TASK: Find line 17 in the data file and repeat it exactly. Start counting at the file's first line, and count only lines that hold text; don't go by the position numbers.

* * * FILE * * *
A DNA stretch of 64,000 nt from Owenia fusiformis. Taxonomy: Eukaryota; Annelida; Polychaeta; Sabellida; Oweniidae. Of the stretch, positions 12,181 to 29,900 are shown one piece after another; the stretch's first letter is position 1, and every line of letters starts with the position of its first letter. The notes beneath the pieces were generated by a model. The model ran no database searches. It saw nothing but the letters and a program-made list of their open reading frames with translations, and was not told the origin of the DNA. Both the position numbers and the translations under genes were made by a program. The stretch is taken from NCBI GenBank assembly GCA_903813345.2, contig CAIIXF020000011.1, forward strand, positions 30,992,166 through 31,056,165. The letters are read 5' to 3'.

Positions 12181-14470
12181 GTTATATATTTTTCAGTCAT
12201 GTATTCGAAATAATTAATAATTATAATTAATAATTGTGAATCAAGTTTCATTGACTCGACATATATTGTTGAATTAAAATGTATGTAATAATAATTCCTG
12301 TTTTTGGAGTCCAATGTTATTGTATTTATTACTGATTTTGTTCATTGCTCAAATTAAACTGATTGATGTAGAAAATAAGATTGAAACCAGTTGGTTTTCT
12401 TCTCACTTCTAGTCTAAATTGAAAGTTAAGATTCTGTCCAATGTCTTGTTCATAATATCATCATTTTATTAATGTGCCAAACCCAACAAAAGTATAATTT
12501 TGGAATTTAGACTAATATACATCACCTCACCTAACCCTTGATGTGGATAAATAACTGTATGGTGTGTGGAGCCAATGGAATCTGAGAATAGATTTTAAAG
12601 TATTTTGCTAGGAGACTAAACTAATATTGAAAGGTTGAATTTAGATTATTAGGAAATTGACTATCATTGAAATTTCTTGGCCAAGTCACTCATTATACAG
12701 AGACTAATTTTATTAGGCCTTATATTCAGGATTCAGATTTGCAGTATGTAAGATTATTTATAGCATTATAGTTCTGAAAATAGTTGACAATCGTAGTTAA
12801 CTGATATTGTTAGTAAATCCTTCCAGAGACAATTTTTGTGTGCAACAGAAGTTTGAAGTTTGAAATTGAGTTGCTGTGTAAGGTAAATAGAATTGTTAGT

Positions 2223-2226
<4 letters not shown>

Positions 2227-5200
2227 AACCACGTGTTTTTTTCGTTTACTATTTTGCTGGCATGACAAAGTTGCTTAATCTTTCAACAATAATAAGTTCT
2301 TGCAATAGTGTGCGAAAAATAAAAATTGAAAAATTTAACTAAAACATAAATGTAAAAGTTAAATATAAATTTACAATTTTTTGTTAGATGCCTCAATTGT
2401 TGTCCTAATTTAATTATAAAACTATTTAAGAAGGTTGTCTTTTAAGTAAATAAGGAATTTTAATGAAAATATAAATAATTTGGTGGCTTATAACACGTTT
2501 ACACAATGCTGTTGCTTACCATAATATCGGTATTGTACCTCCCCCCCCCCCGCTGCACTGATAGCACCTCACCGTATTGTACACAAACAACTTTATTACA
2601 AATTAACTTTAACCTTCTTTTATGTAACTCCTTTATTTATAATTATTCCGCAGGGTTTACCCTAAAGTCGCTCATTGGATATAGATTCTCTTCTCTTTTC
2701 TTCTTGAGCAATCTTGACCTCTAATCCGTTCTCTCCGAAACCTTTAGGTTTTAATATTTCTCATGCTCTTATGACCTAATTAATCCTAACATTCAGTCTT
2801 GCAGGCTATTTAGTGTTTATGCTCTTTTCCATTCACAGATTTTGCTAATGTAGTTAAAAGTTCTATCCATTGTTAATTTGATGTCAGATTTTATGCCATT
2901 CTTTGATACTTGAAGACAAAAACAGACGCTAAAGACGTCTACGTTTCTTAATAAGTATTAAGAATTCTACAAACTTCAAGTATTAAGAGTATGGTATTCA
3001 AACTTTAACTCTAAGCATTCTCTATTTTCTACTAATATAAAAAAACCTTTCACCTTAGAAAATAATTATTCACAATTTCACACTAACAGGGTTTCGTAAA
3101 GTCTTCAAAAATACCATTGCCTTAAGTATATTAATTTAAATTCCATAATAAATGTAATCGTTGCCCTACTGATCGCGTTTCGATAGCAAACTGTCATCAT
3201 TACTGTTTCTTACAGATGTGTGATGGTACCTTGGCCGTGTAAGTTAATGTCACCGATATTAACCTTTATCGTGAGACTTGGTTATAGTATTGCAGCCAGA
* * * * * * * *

2501 ACACAATGCTGTTGCTTACCATAATATCGGTATTGTACCTCCCCCCCCCCCGCTGCACTGATAGCACCTCACCGTATTGTACACAAACAACTTTATTACA